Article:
Directed by Tom Tykwer
Opening with one of those clandestine car meetings that can only end in someone dying, the film doesn’t waste any time introducing characters before getting right into the plot, as Interpol agent Louis Sallinger starts to investigate the death of his partner before his eyes. It doesn’t take long to suss out that it has something to do with the global bank IBBC, who is deeply involved with shady arms deals.
The way the film explores the inner workings of a corporate bank, especially the shadow cabinet making decisions behind-the-scenes, is what makes it so fascinating, and the timing of having a bank as the antagonist couldn’t be more perfect. Even so, the film maintains a slow and deliberate pace to set-up all the players and their relationships, much like Tony Gilroy did in “Michael Clayton.” That’s not to say there’s a ton of dialogue and exposition, but Tykwer allows things to unfold in way that creates far more tension and anticipation to when things explode.
The film is driven by a near-perfect screenplay by Eric Warren Singer, his sharp dialogue creating a tone that harks back to classic ’70s thrillers, though Tom Tykwer shoots and scores the film in a way that blends old and new. This is far more global film than “Michael Clayton” as it opens in Berlin, travels across Europe and even stops in the Middle East, as Salinger follows the money trail of those who would finance war. Few modern filmmakers would be able to pull off such a complex and all-encompassing film, but Tykwer does an excellent job, often blowing the viewer away with breathtaking establishing shots of each new location in a way that brings to mind what Paul Greengrass did in the last “Bourne” film.
Clive Owen is once again doing what he does best, playing Salinger as a damaged character who is completely out of his depth, driven by paranoia from the knowledge that the bank can get him at any turn. Owen’s performance harks back to his strongest roles in “Croupier” and “Children of Men,” though Salinger clearly has the experience and skills to deduce things from the smallest clues. By comparison, Naomi Watts is sorely underused in the role of a D.A., one whom gets far more involved in globe-trotting than someone in her position might ever have the opportunity. Watts has always been such a good actress but she really takes a backseat to Owen to the point where she’s almost unnecessary to the story at times. Thankfully, we don’t get the ubiquitous romance that would be a given in most studio movies whenever two good-looking actors are brought together.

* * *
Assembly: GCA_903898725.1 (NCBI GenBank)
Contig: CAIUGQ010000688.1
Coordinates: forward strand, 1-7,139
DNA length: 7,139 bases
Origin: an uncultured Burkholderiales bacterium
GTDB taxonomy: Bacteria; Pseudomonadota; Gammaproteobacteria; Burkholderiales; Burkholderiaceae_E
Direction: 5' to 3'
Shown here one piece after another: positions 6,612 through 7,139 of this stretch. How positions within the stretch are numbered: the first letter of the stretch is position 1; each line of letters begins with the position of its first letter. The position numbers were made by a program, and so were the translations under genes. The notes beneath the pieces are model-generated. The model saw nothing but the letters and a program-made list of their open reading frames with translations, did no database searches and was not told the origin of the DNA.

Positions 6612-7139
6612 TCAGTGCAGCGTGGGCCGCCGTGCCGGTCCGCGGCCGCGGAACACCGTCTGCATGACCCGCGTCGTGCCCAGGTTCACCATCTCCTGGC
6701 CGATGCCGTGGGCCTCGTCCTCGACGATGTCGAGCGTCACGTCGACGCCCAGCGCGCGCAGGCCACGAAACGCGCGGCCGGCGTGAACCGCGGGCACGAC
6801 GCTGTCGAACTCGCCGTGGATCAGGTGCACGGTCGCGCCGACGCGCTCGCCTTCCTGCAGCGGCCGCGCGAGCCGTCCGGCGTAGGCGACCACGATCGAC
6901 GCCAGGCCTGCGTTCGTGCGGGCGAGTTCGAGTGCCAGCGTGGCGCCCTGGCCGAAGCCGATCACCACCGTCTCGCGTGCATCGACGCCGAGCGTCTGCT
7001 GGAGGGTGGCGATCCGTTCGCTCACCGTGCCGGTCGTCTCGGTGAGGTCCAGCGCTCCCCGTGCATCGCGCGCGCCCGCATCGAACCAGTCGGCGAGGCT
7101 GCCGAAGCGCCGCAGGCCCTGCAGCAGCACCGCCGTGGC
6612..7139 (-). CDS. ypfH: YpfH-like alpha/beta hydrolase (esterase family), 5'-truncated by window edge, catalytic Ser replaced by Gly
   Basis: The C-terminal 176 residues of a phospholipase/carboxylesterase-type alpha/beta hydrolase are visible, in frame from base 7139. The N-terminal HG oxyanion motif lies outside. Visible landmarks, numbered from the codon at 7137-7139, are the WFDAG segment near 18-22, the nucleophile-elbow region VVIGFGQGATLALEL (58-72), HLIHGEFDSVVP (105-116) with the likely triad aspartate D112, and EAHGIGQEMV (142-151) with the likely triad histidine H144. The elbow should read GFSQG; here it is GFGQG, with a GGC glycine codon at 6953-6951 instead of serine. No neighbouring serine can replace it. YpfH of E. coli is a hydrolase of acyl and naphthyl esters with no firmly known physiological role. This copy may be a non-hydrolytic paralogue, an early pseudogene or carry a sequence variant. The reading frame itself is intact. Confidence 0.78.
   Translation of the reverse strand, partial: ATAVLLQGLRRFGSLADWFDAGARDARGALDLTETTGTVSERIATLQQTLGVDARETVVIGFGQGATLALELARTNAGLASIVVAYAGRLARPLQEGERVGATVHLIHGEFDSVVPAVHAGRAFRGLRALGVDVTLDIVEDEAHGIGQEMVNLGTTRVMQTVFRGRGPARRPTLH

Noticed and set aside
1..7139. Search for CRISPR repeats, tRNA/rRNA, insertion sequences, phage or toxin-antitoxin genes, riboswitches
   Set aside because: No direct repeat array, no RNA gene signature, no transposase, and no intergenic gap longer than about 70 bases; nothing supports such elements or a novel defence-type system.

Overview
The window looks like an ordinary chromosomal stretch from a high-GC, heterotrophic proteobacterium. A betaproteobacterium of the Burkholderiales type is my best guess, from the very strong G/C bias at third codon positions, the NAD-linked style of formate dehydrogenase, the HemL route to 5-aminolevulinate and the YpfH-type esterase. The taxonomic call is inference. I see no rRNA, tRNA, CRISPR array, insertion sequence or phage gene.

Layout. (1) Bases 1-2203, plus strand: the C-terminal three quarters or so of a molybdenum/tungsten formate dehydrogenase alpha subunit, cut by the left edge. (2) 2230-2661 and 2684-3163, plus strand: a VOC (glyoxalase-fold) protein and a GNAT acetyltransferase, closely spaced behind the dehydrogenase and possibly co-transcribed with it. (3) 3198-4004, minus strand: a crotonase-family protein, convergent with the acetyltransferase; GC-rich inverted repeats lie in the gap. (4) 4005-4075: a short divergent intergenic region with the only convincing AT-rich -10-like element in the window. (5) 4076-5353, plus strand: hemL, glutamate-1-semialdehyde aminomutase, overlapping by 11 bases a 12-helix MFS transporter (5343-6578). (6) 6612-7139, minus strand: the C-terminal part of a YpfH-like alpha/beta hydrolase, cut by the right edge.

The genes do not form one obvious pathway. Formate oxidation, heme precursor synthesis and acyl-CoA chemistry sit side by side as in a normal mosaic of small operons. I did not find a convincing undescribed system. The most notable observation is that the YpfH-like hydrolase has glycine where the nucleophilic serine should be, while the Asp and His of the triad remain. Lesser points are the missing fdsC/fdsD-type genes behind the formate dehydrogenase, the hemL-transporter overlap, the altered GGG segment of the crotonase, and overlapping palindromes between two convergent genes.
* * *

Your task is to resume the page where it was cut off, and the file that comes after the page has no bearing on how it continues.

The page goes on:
Watts is briefly reunited with the always-great Armin Muehler Stahl from “Eastern Promises” playing a member of the bank’s board who they’re hoping to turn, while Bryan O’Byrne plays one of the film’s more fascinating characters, a “consultant” who the bank calls upon to clear up loose ends. These two are the standouts amongst a complex tapestry of characters who add a great deal authenticity to the story.
Eventually the trail leads Salinger back to New York where he’s paired with a couple of police detectives to track down O’Byrne and Stahl’s characters. When the two of them meet in the Guggenheim Museum, it turns into the film’s most impressive central set piece where an amazing shoot-out quite literally tears the place down. In most movies, a climax like that would quickly signal the movie’s imminent end, but this one forms the bridge to the third act, where we learn that the bank isn’t the only one willing to kill off loose ends to protect their investments. Even though it’s rarely a secret how deeply involved the bank might be in all the shady dealings, there are enough surprises as the film comes to a satisfying conclusion that you’ll want to see it again to catch anything you might have missed the first time.
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